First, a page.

Other People's Children Paperback – Jun 16 2009
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From Publishers Weekly
A skilled artisan of nuance and insight reveals a vigorous new edge as she explores the painful and contentious arena of stepfamilies. Here Trollope focuses on three women and two men who wrestle with new family configurations, along with their six children, ranging from eight to 28. When Josie marries Matthew, she already has experience as both a mother and stepmother, and she feels prepared for the impending battles with Matthew's difficult and bitter ex-wife, Nadine. But her patient determination crumbles as Matthew's three children turn sullen, mutinous and downright nasty to Josie and her eight-year-old son, Rufus. "Has it ever struck you that stepchildren can be quite as cruel as stepmothers are supposed to be?" Josie asks her sister-in-law, who later observes, "Everyone seems to expect so much of women it nearly drove you mad." Things seem at first to be a lot easier for Josie's ex-husband, Tom, an architect who has two other children besides Rufus (Tom's first wife died suddenly when his children were small). In no time Tom has a fianc?e, the calm and reasonable Elizabeth, whom Rufus (who visits Tom regularly) seems to like rather well. It is Tom's 25-year-old daughter, Dale, who can't bear to see her father passionately in love. The narrative moves back and forth between Josie and Elizabeth as the latter finds her new life in sudden turmoil; the spare, dramatic revelation of Dale's psychological hold on Tom injects Hitchcockian suspense. Though Trollope's wry intelligence supports the plot, her command of raw emotional contentAher portraits of the children, for exampleAis equally impressive. The urgency of her vision adds clout to this affecting drama. Literary Guild and Doubleday Book Club selections; Penguin audio; author tour. (Apr.) FYI: Berkley will publish The Best of Friends in March. Trollope will be Writer in Residence at Victoria magazine during 1999.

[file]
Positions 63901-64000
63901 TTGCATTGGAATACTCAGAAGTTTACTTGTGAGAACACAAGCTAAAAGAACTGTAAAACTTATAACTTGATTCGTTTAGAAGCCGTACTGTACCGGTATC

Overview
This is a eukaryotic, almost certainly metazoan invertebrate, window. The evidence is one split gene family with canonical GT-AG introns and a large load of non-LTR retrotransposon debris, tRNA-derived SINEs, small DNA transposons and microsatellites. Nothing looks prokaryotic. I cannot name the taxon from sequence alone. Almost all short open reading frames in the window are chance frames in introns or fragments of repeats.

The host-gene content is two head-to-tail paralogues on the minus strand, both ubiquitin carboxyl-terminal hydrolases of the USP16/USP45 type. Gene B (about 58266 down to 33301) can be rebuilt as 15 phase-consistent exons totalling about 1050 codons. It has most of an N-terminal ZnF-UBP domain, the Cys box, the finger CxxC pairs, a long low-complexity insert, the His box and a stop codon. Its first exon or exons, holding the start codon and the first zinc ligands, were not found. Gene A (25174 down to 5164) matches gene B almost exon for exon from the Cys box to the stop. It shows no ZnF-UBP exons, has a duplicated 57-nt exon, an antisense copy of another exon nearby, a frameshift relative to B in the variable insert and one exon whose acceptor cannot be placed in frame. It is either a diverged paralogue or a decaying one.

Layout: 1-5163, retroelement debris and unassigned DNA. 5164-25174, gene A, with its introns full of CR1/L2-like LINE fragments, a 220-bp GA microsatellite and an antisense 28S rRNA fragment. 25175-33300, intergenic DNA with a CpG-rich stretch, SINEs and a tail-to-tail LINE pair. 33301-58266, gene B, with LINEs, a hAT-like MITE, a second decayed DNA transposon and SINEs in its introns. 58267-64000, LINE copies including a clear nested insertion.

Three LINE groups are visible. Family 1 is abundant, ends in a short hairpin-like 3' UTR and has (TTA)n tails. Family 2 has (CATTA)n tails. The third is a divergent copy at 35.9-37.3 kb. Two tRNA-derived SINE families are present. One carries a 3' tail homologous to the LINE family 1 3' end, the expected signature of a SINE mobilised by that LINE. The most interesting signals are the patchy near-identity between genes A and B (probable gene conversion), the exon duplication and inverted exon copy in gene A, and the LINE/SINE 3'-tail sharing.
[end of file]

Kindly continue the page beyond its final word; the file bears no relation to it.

Copyright 1999 Reed Business Information, Inc. --This text refers to an out of print or unavailable edition of this title.
From Library Journal
A tale about stepfamilies.
Copyright 1998 Reed Business Information, Inc. --This text refers to an out of print or unavailable edition of this title.
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Top Customer Reviews
So. That having been said, please bear with me as I try to explain this book, which is slight on plot and heavy on insight. It involves a number of very nice people of all ages, from young Rufus, just 7 when the book begins, to a 20-something engaged couple, to a 30-something newly married pair who are blending their respective families, to a May-September relationship between a single woman in her early 40s, Elizabeth, and a twice-married architect with two adult children from his first marriage, and Rufus from his second. This man's name is Tom. It is his adult son, Lucas, who is engaged (to Amy), and his second wife, Josie, mother of Rufus, whose recent remarriage has blended two families. Her husband, Matthew, has his hands full with his teenaged girl and boy, and a younger girl as well, all of them products of a highly dysfunctional mother whose sick dependence on them makes it nearly impossible for Matthew and Josie to have a normal life, especially with Lucas added to the mix.
It is Tom's adult daughter Dale, however, who causes the most destruction in this story, once again illustrating Trollope's favorite "no man is an island" theme.Read more ›